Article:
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Port kicks off airport master plan update

A mix of local officials, consultants, land developers and aviation business owners staged the first meeting Wednesday night in what promises to be at least a year-long process toward updating the master plan for Scappoose Industrial Airpark.

Fundamentally, explained project manager Raines Anderson, the existing master plan approved in 2004 doesn’t reflect many of the changes that have occurred over the last nine years. Anderson is the WHPacific consultant hired by the Port of St. Helens to manage the update.

“There have been a number of projects that have taken place,” he said, pointing to ongoing land-use issues and economy-based changes in operations occurring at the airport. The bulk of the meeting was spent outlining the next steps in the master plan development, which is likely to take a year and a half until reaching final Port approval.

An airport master plan is a document intended to map airport use and growth over the next 20 years. It is also the guiding document for airport sponsors, in this case the Port of St. Helens, to receive airport-related improvement funds from the Federal Aviation Administration.

If new construction or other projects at Scappoose Industrial Airpark are included in a plan that receives FAA’s blessing, the Port can receive $150,000 annually from the federal agency toward those eligible projects. The Port can also compete for state and federal discretionary funds.

Equally, however, the FAA can withhold funding if it finds an airport is out of compliance with its planning goals. Such has been a possibility in the past when through-the-fence agreements have been considered at the Scappoose airport that would allow the construction of a residential airpark. A residential airpark would be a home residence that comes equipped with hangars and a taxiway to access the airport.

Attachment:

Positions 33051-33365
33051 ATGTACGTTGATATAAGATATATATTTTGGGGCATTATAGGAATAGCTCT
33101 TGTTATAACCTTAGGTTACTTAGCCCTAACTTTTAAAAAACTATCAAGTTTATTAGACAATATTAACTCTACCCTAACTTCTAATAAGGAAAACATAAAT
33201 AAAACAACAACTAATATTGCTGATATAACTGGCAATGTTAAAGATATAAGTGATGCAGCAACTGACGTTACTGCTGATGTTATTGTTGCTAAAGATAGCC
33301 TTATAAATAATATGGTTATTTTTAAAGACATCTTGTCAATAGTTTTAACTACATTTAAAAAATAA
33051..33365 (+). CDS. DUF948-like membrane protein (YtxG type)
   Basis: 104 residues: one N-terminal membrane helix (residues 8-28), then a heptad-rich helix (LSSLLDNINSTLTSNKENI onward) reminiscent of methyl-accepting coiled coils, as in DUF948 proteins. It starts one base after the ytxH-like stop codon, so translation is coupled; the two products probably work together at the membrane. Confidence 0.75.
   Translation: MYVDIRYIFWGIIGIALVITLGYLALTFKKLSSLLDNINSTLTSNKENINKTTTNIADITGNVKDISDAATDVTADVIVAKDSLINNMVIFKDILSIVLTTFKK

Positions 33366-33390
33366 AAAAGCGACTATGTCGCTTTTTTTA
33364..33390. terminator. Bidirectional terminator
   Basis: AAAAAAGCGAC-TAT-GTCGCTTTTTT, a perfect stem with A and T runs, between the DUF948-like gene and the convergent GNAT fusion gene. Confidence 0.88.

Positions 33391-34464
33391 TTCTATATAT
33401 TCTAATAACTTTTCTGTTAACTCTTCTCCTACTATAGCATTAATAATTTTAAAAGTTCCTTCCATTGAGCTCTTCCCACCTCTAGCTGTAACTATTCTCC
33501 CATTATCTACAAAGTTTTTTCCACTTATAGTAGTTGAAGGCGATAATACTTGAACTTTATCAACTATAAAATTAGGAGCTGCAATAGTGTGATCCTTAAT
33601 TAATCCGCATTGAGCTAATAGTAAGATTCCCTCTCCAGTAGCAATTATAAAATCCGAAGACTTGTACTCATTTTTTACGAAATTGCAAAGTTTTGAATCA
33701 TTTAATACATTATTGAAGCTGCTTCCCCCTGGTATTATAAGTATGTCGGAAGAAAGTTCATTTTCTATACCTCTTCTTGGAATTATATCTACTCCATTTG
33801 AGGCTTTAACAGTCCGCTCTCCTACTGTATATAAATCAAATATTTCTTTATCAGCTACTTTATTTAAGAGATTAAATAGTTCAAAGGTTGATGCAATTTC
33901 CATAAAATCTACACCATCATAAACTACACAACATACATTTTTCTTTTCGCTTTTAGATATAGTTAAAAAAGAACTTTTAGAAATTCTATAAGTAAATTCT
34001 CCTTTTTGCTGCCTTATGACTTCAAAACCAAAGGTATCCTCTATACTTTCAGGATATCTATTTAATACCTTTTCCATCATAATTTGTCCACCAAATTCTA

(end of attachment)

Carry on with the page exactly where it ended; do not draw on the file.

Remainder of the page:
The problem is that the FAA has traditionally frowned on such developments, and only recently has become more agreeable toward through-the-fence permits for commercial businesses.

“Through-the-fence is a big issue, and the FAA on the [residential component] — they’re still holding a very firm line on that,” Anderson said.

Development goals that include a residential airpark component as proposed by off-airport land developer Airpark Development LLC, which controls nearly all of the privately held property adjacent to the airport, have been met with FAA — and consequently — Port opposition. The Port hasn’t wanted to risk losing a primary source of funds due to falling out of favor with the FAA. “I guess it’s a matter of the current FAA rules,” said Port Deputy Director Paula Miranda.

Ed Freeman, a partner in Airpark Development LLC, said the residential airpark plan is “not current.”

One other key factor likely to weigh on the new master plan includes the city’s urban growth boundary expansion.

Documents related to the master plan update are expected to be made available online at the Port’s website, www.portsh.org. The next meeting is scheduled for June 19.